This edition of HILJ Club has been prepared by Catherine Jenkins, Health Literacy Project Manager, North East London Foundation Trust. @CathLynneJ
The paper for discussion is Kiely, Helen (2020) Library jargon creates barriers for potential users of health library and information services, Health Information and Libraries Journal, 37(3), pp. 228-232. https://doi.org/10.1111/hir.12289
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This paper is based on a Masters dissertation. It captured my interest because I’m undertaking information science research at the moment, so I’m eager to learn from the dissertations of other researcher-practitioners in the field.
The objective of this paper was to explore the extent to which users of a healthcare library service understood common terminology used by clinical librarians.
This study was comprised of a survey distributed to staff and students at an acute NHS Foundation Trust. 108 people participated over a 4-week period and were asked to provide definitions to terms commonly used by the healthcare library service.
Analysis of the responses for accuracy and common themes indicates that jargon can be a barrier to user access. Recommendations are made with respect to the need for outreach to users and ensuring that the language used is accessible.
Terminology that might be assumed to be commonly understood in NHS services, such as Open Athens, is not necessarily fully understood by users despite repetition at inductions and training sessions. Further research is needed in this area to examine whether a standardised approach across Trusts would improve results, or whether the ability to adapt to local language could create better accessibility.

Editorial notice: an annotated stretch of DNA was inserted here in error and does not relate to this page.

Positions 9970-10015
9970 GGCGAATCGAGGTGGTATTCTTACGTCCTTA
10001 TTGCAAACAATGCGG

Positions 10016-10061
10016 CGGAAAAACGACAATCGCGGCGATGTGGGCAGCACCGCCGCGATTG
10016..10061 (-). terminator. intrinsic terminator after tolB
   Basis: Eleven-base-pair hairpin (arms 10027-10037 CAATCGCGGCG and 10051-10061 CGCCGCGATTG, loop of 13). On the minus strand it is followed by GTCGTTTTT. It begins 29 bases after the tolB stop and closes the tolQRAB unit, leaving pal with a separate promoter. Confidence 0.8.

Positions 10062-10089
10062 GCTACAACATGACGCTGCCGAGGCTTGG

Questions for Discussion
Why are library and information professionals using terminology that is unclear to users, and how can such terminology be changed or the messages from services made clearer to embed more inclusive language choices?
This was a timely article for the peri-pandemic era, when it is more important than ever that health-related communication choices are aligned with users’ (and our own!) ‘healthcare library literacy’.
A lack of terminological understanding is something that healthcare library and information professionals must take into consideration when developing their outreach and promotional tools, and when speaking to users. The onus is on us as professionals to ensure that are services are inclusive and informative – not exclusive and confusing.
Consider the following questions for discussion:
- How can healthcare library services commit to embedding more accessible and inclusive language into their practice?
- Could serious games, like Dr Jargon, help healthcare library services to consider their language choices more carefully?
- Should there be a style guide for healthcare library services to follow? (see possible models below).
Please join in the discussion and let us know what you think of the article. If the article has affected your practice, do let us know below!
NHS Digital, 2021. A to Z of NHS health writing. NHS.uk. https://service-manual.nhs.uk/content/a-to-z-of-nhs-health-writing
Sørensen, K., Okan, O., Kondilis, B., Levin-Zamir, D., 2021. Rebranding social distancing to physical distancing: calling for a change in the health promotion vocabulary to enhance clear communication during a pandemic. Glob Health Promot 28, 5–14. https://doi.org/10.1177/1757975920986126
Thomas, H., Hirsch, A., 2016. A progressive’s style guide. Sum of Us. https://s3.amazonaws.com/s3.sumofus.org/images/SUMOFUS_PROGRESSIVE-STYLEGUIDE.pdf